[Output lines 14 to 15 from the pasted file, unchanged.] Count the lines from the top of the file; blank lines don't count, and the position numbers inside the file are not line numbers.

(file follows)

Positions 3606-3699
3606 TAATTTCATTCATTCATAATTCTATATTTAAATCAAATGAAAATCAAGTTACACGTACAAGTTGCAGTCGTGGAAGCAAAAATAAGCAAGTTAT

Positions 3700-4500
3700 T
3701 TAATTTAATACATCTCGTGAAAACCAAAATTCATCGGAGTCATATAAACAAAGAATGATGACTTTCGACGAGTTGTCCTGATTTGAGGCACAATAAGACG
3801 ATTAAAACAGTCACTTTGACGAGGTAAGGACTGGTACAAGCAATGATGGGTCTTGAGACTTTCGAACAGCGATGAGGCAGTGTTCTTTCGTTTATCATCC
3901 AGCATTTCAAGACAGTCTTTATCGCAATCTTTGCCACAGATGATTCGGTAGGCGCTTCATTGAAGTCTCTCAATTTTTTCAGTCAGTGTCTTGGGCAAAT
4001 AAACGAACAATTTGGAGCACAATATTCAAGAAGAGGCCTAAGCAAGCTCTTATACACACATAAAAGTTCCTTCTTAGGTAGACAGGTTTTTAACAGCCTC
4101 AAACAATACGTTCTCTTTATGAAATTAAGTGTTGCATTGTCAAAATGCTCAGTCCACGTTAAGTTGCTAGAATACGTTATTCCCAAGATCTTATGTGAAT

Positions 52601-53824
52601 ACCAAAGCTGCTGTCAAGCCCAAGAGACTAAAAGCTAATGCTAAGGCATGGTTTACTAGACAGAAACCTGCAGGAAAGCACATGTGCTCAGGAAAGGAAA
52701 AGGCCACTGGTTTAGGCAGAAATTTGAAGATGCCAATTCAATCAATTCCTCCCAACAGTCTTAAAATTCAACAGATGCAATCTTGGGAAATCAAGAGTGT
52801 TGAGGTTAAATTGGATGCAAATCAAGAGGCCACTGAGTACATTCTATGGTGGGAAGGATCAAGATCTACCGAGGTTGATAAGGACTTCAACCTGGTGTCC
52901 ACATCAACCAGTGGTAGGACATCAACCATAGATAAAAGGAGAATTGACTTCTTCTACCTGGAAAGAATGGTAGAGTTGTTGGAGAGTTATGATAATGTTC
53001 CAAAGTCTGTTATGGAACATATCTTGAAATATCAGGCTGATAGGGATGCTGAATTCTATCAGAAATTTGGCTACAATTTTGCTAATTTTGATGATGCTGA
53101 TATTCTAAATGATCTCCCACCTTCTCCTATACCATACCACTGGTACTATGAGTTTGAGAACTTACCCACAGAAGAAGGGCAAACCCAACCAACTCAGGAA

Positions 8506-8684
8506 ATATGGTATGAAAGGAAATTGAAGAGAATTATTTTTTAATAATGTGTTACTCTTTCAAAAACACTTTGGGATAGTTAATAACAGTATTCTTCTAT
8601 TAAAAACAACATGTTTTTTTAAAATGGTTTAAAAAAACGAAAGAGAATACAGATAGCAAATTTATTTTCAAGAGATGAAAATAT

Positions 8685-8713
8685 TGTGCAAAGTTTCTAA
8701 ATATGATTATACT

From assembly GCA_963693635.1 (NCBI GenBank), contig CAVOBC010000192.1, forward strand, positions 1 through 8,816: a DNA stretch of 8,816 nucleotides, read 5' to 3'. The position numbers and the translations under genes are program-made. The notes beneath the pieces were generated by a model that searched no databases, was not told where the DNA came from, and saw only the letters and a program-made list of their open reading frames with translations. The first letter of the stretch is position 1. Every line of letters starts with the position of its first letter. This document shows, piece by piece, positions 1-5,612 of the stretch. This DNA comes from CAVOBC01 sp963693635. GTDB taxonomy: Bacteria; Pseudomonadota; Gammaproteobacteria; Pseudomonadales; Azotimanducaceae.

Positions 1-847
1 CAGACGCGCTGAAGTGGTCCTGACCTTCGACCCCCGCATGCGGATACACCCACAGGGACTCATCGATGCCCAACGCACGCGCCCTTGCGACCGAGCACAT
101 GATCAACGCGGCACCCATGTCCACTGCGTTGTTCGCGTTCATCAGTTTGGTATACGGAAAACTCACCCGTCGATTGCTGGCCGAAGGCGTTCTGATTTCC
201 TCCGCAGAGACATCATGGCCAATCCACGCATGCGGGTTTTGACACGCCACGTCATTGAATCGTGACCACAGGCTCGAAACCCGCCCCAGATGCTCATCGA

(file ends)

52901 ACATCAACCAGTGGTAGGACATCAACCATAGATAAAAGGAGAATTGACTTCTTCTACCTGGAAAGAATGGTAGAGTTGTTGGAGAGTTATGATAATGTTC
53001 CAAAGTCTGTTATGGAACATATCTTGAAATATCAGGCTGATAGGGATGCTGAATTCTATCAGAAATTTGGCTACAATTTTGCTAATTTTGATGATGCTGA